9: }

  10:

  11: public void Print<T>(IEnumerable<T> items)

  12: {

  13:     Console.WriteLine("IEnumerable T");

  14: }

  15:

  16: public void Print<T>(T item)

  17: {

  18:     Console.WriteLine("Single T");

  19: }

This out­puts:

image

WTF? Yes I hear you, but C#‘s over­load res­o­lu­tion algo­rithm deter­mines that Per­son[] and List<Person> are bet­ter matched to T than IEnumerable<T> in these cases because no implicit cast­ing is required (which the IEnumerable<T> over­load does in order to make them match IEnumerable<Person>).

Rem­edy

   1: Print(persons.AsEnumerable());

This prints

image

Alter­na­tively, if you were to add fur­ther over­loads for array and lists:

   1: public void Print<T>(IEnumerable<T> items)

   2: {

   3:     Console.WriteLine("IEnumerable T");

   4: }

   5:

   6: public void Print<T>(List<T> items)

   7: {

   8:     Console.WriteLine("List T");

   9: }

  10:

  11: public void Print<T>(T[] items)

  12: {

  13:     Console.WriteLine("Array T");

  14: }

  15:

  16: public void Print<T>(T item)

  17: {

  18:     Console.WriteLine("Single T");

  19: }

then the right meth­ods will be called:

   1: public void ExhibitTwo()

   2: {

   3:     var persons = new[] {

   4:                         new Person { Name = "Yan", Age = 28 },

   5:                         new Person { Name = "Yinan", Age = 28 },

   6:                     };

   7:     Print(persons);                 // Array T

   8:     Print(persons.ToList());        // List T

   9:     Print(persons.AsEnumerable());  // prints IEnumerable T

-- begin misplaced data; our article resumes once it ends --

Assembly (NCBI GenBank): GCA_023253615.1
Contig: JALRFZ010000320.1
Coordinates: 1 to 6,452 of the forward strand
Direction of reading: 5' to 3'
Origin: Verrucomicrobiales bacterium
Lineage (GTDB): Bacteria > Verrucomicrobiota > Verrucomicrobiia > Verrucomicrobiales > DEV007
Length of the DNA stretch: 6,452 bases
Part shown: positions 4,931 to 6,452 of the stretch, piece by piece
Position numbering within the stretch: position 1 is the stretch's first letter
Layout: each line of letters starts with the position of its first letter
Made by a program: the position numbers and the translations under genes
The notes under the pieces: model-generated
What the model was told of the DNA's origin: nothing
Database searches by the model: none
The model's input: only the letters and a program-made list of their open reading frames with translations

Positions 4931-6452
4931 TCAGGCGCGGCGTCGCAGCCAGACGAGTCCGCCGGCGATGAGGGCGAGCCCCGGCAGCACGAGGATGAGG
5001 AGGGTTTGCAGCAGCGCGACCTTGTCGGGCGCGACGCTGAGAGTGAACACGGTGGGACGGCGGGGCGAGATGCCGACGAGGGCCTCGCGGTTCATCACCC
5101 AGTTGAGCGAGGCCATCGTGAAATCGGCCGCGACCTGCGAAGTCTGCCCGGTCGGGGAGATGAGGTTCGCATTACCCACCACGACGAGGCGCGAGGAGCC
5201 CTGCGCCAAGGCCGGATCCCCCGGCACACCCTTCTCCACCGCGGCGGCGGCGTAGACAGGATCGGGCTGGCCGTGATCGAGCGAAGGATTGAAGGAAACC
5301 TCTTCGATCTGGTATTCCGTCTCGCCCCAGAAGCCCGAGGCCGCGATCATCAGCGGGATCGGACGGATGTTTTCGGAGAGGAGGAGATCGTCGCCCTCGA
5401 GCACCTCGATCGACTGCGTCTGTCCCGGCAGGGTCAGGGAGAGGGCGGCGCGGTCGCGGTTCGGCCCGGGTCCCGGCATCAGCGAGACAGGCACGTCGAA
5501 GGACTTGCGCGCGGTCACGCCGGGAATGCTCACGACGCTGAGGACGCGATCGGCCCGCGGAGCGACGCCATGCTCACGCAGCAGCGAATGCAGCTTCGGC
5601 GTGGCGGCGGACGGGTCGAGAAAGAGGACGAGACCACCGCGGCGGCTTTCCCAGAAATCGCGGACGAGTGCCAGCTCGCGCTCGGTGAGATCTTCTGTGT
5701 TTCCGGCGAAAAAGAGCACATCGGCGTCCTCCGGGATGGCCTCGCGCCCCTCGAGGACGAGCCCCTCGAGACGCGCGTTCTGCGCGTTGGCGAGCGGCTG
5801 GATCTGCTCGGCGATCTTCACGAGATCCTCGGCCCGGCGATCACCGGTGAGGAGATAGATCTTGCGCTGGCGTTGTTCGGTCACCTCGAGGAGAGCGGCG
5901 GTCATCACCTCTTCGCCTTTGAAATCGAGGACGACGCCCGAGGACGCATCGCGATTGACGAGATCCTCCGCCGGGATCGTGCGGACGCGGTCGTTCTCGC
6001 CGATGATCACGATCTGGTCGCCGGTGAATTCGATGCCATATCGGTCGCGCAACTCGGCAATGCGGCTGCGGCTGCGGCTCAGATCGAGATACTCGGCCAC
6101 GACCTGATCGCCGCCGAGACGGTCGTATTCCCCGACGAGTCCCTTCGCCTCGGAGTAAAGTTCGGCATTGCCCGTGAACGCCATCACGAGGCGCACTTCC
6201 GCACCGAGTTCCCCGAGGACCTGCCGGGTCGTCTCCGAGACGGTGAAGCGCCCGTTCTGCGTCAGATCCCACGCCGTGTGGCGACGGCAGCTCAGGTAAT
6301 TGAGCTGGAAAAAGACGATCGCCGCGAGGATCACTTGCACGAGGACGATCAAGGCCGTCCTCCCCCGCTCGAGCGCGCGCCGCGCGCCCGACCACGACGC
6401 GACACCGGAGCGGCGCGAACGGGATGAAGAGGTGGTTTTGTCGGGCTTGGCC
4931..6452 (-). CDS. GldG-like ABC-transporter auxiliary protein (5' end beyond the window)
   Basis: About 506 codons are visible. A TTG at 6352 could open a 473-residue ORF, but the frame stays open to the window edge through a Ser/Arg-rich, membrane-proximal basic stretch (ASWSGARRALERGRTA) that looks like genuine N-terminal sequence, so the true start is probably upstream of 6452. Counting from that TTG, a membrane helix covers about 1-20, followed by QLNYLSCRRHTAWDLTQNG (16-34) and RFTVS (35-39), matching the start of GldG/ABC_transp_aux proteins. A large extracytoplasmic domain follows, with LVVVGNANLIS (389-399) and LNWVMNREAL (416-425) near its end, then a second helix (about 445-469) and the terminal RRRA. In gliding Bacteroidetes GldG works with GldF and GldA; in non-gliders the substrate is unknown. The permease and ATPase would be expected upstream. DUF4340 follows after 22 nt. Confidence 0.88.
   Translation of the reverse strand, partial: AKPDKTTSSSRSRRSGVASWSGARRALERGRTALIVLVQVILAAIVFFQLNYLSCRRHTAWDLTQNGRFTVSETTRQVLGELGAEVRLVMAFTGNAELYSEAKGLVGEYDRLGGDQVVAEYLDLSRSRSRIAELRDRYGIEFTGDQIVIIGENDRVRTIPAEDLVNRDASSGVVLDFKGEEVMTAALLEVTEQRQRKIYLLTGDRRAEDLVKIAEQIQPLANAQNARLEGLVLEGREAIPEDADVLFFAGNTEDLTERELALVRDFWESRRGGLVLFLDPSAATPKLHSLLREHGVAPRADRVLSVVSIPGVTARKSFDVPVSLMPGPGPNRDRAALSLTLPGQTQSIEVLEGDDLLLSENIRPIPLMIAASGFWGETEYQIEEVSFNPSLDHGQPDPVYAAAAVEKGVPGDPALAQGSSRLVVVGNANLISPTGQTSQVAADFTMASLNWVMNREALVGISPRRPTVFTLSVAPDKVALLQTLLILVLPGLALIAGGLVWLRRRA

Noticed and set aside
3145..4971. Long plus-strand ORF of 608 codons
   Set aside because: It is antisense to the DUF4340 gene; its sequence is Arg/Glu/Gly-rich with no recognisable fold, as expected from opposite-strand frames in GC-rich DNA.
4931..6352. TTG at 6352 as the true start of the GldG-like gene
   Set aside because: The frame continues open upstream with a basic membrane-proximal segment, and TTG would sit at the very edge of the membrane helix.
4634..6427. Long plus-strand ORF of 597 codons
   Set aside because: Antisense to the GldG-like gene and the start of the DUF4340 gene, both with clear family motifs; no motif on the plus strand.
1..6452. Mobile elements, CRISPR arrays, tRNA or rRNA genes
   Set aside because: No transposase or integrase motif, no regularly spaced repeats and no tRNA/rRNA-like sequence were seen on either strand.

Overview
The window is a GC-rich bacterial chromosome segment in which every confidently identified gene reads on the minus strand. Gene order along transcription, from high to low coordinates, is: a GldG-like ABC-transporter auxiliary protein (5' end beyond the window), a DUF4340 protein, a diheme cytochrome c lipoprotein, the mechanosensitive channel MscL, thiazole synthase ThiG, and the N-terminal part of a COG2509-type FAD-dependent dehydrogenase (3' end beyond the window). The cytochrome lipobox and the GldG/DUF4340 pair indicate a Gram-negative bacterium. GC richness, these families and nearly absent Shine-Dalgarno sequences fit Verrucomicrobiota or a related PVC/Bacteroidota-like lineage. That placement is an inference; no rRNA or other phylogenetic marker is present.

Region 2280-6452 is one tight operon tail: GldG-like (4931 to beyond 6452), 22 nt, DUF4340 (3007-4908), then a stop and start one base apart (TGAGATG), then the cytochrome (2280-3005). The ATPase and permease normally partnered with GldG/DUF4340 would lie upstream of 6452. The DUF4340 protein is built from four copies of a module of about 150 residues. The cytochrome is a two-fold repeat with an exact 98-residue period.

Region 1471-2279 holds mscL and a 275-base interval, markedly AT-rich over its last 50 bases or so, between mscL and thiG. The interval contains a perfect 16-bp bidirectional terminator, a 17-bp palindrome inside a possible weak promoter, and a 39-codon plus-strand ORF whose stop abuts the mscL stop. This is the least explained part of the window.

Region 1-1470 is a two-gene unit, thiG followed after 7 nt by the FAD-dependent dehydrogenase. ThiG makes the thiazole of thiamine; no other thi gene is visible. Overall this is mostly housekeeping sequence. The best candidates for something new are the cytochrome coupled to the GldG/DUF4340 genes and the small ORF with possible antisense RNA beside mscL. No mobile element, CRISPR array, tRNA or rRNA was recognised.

10:     Print(persons.First());         // prints Single T

  11: }

The obvi­ous down­side here is that you need to pro­vide an over­load for EVERY col­lec­tion type which is far from ideal!

Ver­dict

Obvi­ously, to expect the callers to always remem­ber to case their col­lec­tion as an enu­mer­able is unre­al­is­tic, in my opin­ion, it’s always bet­ter to leave as lit­tle room for con­fu­sion as pos­si­ble and there­fore the approach I’d rec­om­mend is:

  • rename the meth­ods so that it’s clear to the caller which method they should be call­ing, i.e.
   1: public void Print<T>(T item)

   2: {

   3:     Console.WriteLine("Single T");

   4: }

   5:

   6: public void PrintBatch<T>(IEnumerable<T> items)

   7: {

   8:     Console.WriteLine("IEnumerable T");

   9: }

or

   1: public void SinglePrint<T>(T item)

   2: {

   3:     Console.WriteLine("Single T");

   4: }

   5:

   6: public void Print<T>(IEnumerable<T> items)

   7: {

   8:     Console.WriteLine("IEnumerable T");

   9: }

Exhibit 3 – Enumerable.Except returns dis­tinct items

I have already cov­ered this topic ear­lier, read more about it here.

Ver­dict

One to remem­ber, Enumerable.Except per­forms a set oper­a­tion and a set by def­i­n­i­tion con­tains only dis­tinct items, just keep this sim­ple rule in mind next time you use it.

Exhibit 4 – Do you know your T from your object?

This one should be rare, but inter­est­ingly nonetheless:

   1: public void ExhibitFour()

   2: {

   3:     var persons = new[] {

   4:                         new Person { Name = "Yan", Age = 28 },

   5:                         new Person { Name = "Yinan", Age = 28 },

   6:                     };

   7:

   8:     FirstMethod(persons);

   9: }

  10:

  11: public void FirstMethod(IEnumerable<object> items)

  12: {

  13:        SecondMethod(items.ToList());

  14: }

  15:

  16: public void SecondMethod<T>(IList<T> items)

  17: {

  18:        Console.WriteLine(typeof(T));

  19: }

What do you think this code prints? Object or Per­son? The answer is … Object!

How is it that typeof(T) returns Object instead of Per­son? The rea­son is sim­ple actu­ally, it’s because items.ToList() returns List<object> as the com­pile time time of items is IEnumerable<object> instead of IEnumerable<Person>.

Rem­edy

Turn First­Method into a generic method and every­thing will flow naturally:

   1: public void FirstMethod<T>(IEnumerable<T> items)

   2: {

   3:        SecondMethod(items.ToList());

   4: }

Ref­er­ences:

Eric Lippert’s post on Gener­ics != Templates

My ques­tion on Stack­Over­flow regards over­load resolution

Share

One Response to “LINQ — Some pitfalls to look out for”

  1. Alex says:

    Thanks for the inter­est­ing post, I learned a cou­ple of things.

Leave a Reply